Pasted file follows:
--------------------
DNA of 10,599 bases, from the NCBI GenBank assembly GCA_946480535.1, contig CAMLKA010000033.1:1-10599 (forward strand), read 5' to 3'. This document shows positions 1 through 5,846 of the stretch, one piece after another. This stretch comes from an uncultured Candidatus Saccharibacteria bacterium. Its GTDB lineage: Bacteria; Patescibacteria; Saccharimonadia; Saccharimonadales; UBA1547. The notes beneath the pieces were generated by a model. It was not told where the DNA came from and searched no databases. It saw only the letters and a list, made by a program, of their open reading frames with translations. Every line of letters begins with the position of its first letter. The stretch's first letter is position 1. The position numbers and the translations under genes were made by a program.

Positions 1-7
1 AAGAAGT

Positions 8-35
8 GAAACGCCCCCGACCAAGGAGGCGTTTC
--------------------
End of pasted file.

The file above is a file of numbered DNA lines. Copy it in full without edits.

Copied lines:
DNA of 10,599 bases, from the NCBI GenBank assembly GCA_946480535.1, contig CAMLKA010000033.1:1-10599 (forward strand), read 5' to 3'. This document shows positions 1 through 5,846 of the stretch, one piece after another. This stretch comes from an uncultured Candidatus Saccharibacteria bacterium. Its GTDB lineage: Bacteria; Patescibacteria; Saccharimonadia; Saccharimonadales; UBA1547. The notes beneath the pieces were generated by a model. It was not told where the DNA came from and searched no databases. It saw only the letters and a list, made by a program, of their open reading frames with translations. Every line of letters begins with the position of its first letter. The stretch's first letter is position 1. The position numbers and the translations under genes were made by a program.

Positions 1-7
1 AAGAAGT

Positions 8-35
8 GAAACGCCCCCGACCAAGGAGGCGTTTC